Click here to read reviewer Steven Rosen's take on Canada.
Pulitzer-winner Ford again reminds me of the particularity of such a unique talent and the determination to catalog a young manís journey through the early days of his life in ambitious detail. As the son of mismatched parents who settle in Montana after Beverly Parsonís years in the Army Air Corps, Dell and his fraternal twin sister, Brenner, spend the idle days waiting to grow up. Their selection of friends is limited by eccentric parents and a general lack of interest in outside activitiesósave Dellís secret ambition to become a chess player.
Their childhood years generally unhappy and uneventful, everything changes when Beverly engages in illegal activity for profit and gets into a threatening situation where he needs money quicklyólots of money. Parsonís answer to the immediate problem is to rob a bank in North Dakota, taking along his reluctant wife as his partner in crime in lieu of fifteen-year-old Dell. After a nearly fruitless robbery with little to show for their efforts, the parents return to Montana. There they are eventually arrested.
The twins fall through a bureaucratic hole and are left to fend for themselves (although Ford offers one unexpected scene where brother and sister reach for one another for a small measure of comfort in their fear and loneliness). While Berner takes to the road on her own, Dell is spirited away to Saskatchewan, Canada, by Mildred Remlinger, Dellís motherís only friend. Mildred delivers the rootless adolescent to her brother, Arthur Remlinger, Dell never again to see his parents or enjoy the security of a safe home environment.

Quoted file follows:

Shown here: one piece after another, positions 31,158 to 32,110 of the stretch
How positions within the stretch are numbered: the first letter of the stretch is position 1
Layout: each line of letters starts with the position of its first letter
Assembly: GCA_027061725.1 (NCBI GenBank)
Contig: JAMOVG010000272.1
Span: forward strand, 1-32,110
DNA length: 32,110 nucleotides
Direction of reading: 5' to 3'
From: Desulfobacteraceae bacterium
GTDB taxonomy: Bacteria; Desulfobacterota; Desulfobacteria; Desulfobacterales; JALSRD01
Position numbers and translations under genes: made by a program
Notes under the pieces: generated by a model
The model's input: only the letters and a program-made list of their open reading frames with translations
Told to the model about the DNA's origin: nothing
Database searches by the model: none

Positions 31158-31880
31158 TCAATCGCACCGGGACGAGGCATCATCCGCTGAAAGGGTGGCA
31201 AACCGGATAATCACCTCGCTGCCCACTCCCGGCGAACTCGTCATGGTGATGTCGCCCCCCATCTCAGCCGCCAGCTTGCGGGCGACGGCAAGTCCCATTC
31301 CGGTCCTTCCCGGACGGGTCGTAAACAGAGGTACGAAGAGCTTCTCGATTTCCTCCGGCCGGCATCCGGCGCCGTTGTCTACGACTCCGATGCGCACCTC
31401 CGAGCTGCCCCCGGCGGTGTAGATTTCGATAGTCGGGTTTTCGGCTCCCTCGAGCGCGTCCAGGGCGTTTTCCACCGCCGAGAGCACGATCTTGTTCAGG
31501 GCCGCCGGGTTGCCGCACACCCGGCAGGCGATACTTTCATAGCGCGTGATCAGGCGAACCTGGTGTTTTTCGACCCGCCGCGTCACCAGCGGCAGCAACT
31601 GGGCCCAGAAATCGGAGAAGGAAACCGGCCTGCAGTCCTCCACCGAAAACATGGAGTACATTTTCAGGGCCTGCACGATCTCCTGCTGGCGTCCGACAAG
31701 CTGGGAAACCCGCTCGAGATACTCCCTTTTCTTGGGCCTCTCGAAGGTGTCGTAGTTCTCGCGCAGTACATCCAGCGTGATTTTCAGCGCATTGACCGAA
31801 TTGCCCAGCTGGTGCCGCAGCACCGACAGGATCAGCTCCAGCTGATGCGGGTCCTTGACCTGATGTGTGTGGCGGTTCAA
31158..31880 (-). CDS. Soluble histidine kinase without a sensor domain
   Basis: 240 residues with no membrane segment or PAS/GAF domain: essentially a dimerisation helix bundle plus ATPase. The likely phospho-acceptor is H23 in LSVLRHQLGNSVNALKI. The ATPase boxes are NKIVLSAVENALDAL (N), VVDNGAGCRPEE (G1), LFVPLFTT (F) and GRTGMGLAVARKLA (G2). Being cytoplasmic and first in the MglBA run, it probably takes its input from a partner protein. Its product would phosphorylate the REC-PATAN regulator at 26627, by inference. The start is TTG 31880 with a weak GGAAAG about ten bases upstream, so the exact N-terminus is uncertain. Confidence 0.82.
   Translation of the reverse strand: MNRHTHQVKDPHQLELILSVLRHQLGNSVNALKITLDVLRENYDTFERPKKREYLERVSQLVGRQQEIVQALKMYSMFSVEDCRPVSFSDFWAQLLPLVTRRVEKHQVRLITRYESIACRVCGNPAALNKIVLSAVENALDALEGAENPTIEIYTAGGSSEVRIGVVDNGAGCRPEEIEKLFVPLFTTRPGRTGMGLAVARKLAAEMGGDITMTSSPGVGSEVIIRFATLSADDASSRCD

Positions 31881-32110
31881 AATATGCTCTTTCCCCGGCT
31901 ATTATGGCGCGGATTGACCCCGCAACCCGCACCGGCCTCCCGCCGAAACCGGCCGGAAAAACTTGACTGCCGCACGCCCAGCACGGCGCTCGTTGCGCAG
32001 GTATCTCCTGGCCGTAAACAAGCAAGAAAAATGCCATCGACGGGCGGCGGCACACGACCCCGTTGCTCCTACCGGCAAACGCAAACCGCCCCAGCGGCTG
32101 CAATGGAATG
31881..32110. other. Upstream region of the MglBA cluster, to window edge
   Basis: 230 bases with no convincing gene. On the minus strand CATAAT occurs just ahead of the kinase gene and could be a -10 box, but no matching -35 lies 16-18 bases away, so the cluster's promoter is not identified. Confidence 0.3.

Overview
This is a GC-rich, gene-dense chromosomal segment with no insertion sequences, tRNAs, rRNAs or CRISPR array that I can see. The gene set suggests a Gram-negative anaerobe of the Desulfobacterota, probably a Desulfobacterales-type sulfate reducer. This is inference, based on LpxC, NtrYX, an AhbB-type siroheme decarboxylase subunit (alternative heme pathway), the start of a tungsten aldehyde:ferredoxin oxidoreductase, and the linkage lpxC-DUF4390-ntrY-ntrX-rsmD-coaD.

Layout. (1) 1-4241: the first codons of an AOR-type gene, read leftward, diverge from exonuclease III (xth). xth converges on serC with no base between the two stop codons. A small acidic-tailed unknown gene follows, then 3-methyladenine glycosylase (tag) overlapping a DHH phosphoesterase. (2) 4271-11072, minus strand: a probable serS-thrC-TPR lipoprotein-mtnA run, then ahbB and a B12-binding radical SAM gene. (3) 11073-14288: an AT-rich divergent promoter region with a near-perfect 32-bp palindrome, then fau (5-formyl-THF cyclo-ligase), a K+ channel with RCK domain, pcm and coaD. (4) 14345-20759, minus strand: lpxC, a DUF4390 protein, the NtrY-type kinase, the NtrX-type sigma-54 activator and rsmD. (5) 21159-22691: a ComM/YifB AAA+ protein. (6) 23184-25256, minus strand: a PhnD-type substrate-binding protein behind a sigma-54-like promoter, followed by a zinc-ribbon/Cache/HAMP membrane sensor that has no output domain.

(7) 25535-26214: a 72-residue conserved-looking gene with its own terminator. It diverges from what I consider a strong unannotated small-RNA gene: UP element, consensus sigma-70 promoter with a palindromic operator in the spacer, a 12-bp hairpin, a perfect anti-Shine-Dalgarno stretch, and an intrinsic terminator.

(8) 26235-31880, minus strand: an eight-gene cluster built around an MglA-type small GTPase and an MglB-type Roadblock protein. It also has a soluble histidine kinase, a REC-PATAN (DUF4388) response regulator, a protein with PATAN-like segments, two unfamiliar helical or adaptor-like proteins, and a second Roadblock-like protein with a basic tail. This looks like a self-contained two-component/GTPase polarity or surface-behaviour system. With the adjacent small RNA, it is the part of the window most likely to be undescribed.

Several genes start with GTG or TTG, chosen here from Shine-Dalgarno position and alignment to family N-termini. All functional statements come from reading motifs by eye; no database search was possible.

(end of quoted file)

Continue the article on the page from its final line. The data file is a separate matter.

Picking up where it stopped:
Under Remlingerís care, Dell spends his time in tiny Partreau in a two-room shack, later moving to Fort Royal, where he resides at Remlingerís hotel, The Leonard, and is finally given more attention by the man who has accepted the responsibility of the young manís well-being. A bizarre childhood, with its abrupt trajectory into tragedy, prepares Dell for a cautious approach to life, isolation rendering him thoughtful and given to considering the motives of others. As events evolve, Dellís early admiration of Arthur Remlinger sours, as he learns of the manís sordid and violent past. A reckoning between Arthur and two strangers from Detroit puts paid any notion Dell might have of his mentorís worth, an association that ends badly.
The oppressive nature of this novel is relentless. While I can appreciate its literary nature, there is not a moment of inspiration in the entire novel, a long, detailed narration of an unhappy if uneventful childhood, the tedium of time passing and endless ruminations on why two boring people stay married when they are so obviously unsuitable. The entire first half of the book is devoted to the idiosyncrasies of the Parsonsí characters, though neither is remotely interesting. The second half, a recounting of Dellís experiences with Arthur Remlinger, has more action but is equally ponderous and without stimulation or emotional complexity. I felt caught in a time warp, trapped in someone elseís life like a Dickensian nightmare, a wilderness with no escape. I barely managed to finish this novel, so agonizing was the experience. I give it four stars for the sheer perseverance of a writer committed to telling Dellís story.